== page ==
Chapter 3: Travel Zen
Acting like a pro, having a travel uniform, and planning for the worst
Chapter 4: The Deal With Airplane Food
Good food, bad food, worse food, and the best thing to eat in any airport
Chapter 5: Travel Is A Contact Sport
How airplanes break bodies, minimizing discomfort, and reversing damage
Survive covers strategies for living optimally in an unfamiliar place, including eating, staying active, self-care and sleep, and building resilient routines.
Chapter 6: Beating A Terrible Workspace
How bad workspaces hurt bodies and minds, minimizing discomfort, and reversing damage
Chapter 7: A Road Warrior’s Diet
Why most eating plans fail, and why this one works
Chapter 8: A Road Warrior’s Diet Part II: The Rules
Seven simple rules on how to eat, what to eat, and what to avoid
Chapter 9: A Road Warrior’s Diet Part III: Tips & FAQs
Strategies for adherence and common questions, including what to do about the dreaded client dinner
Chapter 10: A Road Warrior’s Workout
The benefits of exercise, the problem with most exercise advice, and what to do about it
Chapter 11: A Road Warrior’s Workout Part II: Leveling Up
Six simple steps to level up from couch potato to consistent exerciser
Chapter 12: A Road Warrior’s Workout Part III: Tips & FAQs
Strategies for adherence, common questions, low- and no-equipment workout options
Chapter 13: Take Care Of Yourself
Stress, sleep, jet lag, and un-ruining your body
Chapter 14: Build a Location-Independent Routine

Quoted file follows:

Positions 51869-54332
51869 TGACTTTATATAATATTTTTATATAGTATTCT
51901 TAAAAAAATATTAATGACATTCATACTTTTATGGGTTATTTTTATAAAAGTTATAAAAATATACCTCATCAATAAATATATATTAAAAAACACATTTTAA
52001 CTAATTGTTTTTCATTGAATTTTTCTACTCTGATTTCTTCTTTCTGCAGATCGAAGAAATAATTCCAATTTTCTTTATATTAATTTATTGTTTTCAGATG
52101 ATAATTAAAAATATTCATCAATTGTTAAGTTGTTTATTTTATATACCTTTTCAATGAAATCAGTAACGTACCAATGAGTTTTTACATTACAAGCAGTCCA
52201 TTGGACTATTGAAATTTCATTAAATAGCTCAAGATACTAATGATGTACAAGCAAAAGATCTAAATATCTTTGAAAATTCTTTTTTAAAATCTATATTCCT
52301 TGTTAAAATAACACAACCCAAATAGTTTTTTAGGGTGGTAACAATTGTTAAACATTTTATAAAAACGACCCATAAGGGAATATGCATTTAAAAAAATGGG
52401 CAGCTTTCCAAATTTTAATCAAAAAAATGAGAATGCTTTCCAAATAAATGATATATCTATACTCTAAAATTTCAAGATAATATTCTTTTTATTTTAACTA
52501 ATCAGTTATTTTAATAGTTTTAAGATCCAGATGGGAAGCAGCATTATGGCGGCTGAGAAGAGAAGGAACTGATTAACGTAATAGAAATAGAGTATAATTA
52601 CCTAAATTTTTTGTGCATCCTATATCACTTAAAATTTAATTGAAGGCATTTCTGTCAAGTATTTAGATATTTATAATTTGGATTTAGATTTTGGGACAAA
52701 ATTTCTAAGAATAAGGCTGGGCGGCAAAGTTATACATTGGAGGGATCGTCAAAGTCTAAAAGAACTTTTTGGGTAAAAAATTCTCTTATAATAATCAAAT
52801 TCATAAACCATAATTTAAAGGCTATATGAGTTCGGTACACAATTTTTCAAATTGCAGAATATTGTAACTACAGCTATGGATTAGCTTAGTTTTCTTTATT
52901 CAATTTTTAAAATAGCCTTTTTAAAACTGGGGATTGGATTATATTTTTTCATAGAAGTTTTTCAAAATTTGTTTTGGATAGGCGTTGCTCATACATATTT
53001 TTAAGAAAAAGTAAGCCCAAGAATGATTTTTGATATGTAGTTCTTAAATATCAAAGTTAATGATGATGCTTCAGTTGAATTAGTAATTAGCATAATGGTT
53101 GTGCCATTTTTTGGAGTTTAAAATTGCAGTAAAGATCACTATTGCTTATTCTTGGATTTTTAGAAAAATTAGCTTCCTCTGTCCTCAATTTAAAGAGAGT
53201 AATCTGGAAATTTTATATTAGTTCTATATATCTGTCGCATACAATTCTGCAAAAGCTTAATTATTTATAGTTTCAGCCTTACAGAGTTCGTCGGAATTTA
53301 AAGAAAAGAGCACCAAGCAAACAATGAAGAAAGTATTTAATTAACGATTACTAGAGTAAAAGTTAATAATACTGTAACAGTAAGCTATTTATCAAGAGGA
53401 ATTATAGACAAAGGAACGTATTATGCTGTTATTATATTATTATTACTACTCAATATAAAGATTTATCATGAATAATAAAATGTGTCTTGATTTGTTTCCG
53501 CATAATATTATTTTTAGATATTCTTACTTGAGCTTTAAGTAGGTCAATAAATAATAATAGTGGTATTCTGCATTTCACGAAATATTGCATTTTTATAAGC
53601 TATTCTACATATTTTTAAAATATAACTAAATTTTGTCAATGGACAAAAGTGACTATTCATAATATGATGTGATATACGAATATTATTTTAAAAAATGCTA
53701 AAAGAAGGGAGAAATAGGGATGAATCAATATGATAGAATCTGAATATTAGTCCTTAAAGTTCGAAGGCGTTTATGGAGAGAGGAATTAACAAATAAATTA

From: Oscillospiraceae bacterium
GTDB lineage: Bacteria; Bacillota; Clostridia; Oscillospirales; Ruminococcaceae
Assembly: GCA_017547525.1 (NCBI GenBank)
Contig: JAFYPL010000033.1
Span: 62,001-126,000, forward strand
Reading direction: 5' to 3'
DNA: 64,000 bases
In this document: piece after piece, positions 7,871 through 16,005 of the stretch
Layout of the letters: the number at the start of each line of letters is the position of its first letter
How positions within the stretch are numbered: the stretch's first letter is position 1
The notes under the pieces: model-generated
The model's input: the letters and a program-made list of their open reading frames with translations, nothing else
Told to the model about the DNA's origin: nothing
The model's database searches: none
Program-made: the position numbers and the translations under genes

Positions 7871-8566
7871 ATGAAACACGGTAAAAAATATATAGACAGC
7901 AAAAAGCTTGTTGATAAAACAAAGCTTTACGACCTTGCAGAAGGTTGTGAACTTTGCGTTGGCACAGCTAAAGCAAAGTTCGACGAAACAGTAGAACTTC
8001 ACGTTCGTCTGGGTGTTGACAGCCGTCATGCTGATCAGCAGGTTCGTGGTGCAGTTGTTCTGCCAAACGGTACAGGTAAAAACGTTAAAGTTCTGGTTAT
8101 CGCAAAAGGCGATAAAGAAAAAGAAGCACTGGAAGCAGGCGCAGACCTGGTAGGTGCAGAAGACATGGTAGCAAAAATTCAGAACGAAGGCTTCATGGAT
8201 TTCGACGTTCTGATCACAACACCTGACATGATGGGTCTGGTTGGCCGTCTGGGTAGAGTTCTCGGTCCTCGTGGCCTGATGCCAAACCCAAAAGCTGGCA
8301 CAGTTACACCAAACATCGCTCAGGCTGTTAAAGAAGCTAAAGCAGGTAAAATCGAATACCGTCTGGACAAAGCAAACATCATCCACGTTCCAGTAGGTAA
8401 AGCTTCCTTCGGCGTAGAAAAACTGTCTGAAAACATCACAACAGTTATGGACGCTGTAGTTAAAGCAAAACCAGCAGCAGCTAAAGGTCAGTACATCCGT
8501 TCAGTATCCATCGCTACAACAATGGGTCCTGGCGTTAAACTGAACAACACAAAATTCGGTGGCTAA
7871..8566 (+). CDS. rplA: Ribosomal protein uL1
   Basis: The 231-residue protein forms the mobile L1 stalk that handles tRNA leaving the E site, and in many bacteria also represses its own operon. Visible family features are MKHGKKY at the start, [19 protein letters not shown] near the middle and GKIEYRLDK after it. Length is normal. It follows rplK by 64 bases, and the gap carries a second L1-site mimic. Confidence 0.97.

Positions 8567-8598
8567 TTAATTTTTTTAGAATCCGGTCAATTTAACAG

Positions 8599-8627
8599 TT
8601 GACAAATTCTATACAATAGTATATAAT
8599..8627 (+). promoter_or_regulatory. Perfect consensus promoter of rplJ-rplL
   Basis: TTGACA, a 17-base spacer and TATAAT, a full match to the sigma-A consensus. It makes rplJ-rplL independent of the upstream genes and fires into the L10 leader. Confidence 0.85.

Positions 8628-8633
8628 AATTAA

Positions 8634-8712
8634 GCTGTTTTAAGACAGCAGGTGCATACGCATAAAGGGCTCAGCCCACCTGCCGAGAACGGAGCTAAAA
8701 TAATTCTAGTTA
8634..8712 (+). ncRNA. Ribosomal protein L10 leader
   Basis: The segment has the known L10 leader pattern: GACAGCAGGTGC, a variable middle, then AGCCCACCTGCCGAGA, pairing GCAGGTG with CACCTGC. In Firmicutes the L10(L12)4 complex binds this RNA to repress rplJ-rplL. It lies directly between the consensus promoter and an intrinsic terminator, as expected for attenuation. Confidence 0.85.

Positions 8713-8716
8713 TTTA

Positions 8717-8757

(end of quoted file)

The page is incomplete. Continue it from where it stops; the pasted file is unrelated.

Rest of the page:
Habits, behavioral change, and becoming who you want to be
What’s definitely not in the book
The Road Warrior has no lists of foods that will magically burn belly fat. It endorses no unbelievably effective pills or powders, contains no six-week shreds, recommends no healing crystals or other pseudo-science. You won’t find any magic cures or silver bullets. In fact, it provides few canonical paths to success for anything.
It still contains plenty of opinionated recommendations for what can and cannot help you be healthier person. I’ll even explain the research behind them where appropriate. There’s lots of actionable information in these pages.
But it’s not the kind of information you may have come to expect when you think of “health advice,” because that kind of information isn’t information at all. It’s sales. Everyone offers a miracle or a magic trick, because miracles sell considerably better than dedicated, diligent effort and pragmatic, evidence-based knowledge.
Even the products and guides that aren’t total snake oil mostly suck, because they’re made to be sold, not used—these solutions require you to entirely re-arrange your life and put in unsustainable, herculean effort to get the results that they’re promising, which they have to promise so they can move units. You might be able to keep one of these up for a few weeks or even months, but you’re not going to build a sustainable, healthy lifestyle like that. You’re not going to create permanent change.
As a busy professional, let alone a busy professional that goes to a different city every week or every month, you can’t organize your life around staying healthy. You don’t have time to spend 16 hours a week running in a circle or doing a thousand tricep pull-downs, you don’t have enough consistency in your life to guarantee access to exactly the same food in exactly the same portions all the time forever.
You’re already living what can easily become an unsustainably time-intensive lifestyle, there’s no place to put another one on top of it.